Toxic fumes force town to evacuate after North Dakota train explosion

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(CNN) -- Crews in North Dakota were testing the air Tuesday morning for any dangerous fumes a day after two trains wrecked, sparking a large fire.

The results of the tests will help determine when it is safe for residents to resume their routine activities.

One of the trains was carrying crude oil, which sent dangerous smoke into the air, officials said.

The incident occurred one mile west of Casselton, a town of 2,300 residents about 25 miles west of Fargo.

Authorities issued an evacuation order, which was not mandatory, but "strongly, strongly recommended," Cass County Sheriff Paul Laney told CNN.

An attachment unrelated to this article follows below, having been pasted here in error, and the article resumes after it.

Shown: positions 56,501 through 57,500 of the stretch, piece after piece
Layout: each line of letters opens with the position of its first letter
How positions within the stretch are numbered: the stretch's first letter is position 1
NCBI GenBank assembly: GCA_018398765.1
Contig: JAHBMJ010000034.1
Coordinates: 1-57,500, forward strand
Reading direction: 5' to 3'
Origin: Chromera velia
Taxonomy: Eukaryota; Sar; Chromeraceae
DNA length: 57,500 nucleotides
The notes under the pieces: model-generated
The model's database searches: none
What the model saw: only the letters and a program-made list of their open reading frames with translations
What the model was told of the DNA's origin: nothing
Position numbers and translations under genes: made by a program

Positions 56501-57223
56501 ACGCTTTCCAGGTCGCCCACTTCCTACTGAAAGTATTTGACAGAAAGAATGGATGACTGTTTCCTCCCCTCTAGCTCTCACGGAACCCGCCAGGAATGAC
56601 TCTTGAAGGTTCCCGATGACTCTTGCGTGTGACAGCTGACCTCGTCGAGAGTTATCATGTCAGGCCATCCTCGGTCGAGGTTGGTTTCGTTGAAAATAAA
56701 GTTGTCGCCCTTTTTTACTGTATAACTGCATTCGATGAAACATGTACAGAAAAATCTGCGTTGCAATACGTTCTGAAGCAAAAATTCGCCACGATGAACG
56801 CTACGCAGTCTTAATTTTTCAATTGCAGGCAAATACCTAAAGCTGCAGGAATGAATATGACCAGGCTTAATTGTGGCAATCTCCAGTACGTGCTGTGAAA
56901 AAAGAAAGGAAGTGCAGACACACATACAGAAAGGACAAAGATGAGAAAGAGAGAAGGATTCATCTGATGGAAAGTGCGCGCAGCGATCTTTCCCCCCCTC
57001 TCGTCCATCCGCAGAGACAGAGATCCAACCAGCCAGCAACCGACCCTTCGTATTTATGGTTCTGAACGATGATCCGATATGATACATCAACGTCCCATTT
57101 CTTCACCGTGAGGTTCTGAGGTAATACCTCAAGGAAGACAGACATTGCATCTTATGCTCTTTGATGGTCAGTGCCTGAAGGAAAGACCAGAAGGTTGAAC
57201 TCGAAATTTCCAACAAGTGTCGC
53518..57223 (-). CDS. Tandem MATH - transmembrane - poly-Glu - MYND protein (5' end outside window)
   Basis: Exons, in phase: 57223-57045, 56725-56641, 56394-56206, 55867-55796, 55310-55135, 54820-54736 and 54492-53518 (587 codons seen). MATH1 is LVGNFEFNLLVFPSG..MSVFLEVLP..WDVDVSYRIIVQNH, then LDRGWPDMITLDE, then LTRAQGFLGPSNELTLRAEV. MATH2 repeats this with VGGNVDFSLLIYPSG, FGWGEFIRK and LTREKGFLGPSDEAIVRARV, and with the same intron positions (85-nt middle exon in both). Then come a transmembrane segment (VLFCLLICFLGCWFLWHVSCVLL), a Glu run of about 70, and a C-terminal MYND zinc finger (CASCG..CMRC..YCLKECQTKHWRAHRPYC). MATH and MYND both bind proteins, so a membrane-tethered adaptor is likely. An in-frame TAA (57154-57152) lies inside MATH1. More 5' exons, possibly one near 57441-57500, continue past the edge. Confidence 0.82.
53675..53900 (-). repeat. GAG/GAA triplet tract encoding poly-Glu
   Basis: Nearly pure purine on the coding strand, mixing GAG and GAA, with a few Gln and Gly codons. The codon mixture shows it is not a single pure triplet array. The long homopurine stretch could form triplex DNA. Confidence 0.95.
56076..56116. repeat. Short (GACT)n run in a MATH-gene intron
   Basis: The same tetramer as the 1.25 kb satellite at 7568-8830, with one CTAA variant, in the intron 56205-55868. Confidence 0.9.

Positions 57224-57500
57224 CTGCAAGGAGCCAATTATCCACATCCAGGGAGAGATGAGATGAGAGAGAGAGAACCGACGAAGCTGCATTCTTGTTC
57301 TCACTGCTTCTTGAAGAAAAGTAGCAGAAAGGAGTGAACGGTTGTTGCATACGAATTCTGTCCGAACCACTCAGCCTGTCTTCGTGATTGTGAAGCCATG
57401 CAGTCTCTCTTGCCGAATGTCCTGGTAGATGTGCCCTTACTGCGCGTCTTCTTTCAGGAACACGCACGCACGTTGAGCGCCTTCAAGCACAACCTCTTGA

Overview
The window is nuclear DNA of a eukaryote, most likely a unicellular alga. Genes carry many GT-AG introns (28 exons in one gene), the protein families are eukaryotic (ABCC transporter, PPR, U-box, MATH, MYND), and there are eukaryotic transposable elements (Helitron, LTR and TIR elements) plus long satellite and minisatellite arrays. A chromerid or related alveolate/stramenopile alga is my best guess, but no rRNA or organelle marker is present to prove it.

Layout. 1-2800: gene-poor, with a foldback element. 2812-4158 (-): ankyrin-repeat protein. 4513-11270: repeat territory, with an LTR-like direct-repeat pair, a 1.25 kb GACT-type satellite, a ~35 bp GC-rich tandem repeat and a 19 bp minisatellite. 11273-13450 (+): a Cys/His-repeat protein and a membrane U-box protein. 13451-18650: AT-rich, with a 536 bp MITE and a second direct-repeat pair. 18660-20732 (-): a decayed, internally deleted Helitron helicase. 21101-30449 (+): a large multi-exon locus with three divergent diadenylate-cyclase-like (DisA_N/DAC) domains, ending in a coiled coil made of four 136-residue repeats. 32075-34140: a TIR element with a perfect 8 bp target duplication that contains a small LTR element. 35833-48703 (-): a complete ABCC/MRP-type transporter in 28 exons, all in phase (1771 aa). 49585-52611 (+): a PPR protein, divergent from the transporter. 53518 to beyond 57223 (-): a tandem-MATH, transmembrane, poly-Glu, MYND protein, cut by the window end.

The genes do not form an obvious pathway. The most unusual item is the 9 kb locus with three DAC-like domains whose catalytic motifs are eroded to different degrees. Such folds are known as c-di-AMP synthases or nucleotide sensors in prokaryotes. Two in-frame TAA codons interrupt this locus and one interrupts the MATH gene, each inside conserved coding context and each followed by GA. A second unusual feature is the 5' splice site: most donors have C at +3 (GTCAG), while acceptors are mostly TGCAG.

He estimated that 65% of area residents heeded the call to leave their homes.

There were no injuries in the wreck, and everyone is accounted for, Laney said.

"When you see the fireball and you see the damage and the aftermath, that's amazing that nobody was hurt," he said. "There were people inside their homes that could feel the heat from the explosion in their homes."

Firefighters were forced to let the fire burn out. The extreme heat made it impossible for them to get close enough to the flames to battle the blaze.

1 Comment

  • RS

    What a pity there wasn’t a pipeline to transport this oil.

    Obama has held it up for 5 years now, by coincidence forcing the oil onto the BNSF railroad, owned by huge contributor Warren Buffett.

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